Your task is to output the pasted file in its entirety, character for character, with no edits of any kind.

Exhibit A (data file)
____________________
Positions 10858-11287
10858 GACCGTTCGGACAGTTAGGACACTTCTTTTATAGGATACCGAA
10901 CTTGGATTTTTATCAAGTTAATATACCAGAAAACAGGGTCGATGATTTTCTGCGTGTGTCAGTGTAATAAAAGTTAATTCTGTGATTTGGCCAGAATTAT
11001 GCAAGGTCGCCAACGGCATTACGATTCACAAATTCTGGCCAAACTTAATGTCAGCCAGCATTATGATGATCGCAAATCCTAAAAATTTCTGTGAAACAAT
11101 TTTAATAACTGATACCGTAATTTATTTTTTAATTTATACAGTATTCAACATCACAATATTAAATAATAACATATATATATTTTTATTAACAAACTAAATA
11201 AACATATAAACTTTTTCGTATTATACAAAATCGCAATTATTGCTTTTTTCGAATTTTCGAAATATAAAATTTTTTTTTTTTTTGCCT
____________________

Positions 10858-11287
10858 GACCGTTCGGACAGTTAGGACACTTCTTTTATAGGATACCGAA
10901 CTTGGATTTTTATCAAGTTAATATACCAGAAAACAGGGTCGATGATTTTCTGCGTGTGTCAGTGTAATAAAAGTTAATTCTGTGATTTGGCCAGAATTAT
11001 GCAAGGTCGCCAACGGCATTACGATTCACAAATTCTGGCCAAACTTAATGTCAGCCAGCATTATGATGATCGCAAATCCTAAAAATTTCTGTGAAACAAT
11101 TTTAATAACTGATACCGTAATTTATTTTTTAATTTATACAGTATTCAACATCACAATATTAAATAATAACATATATATATTTTTATTAACAAACTAAATA
11201 AACATATAAACTTTTTCGTATTATACAAAATCGCAATTATTGCTTTTTTCGAATTTTCGAAATATAAAATTTTTTTTTTTTTTGCCT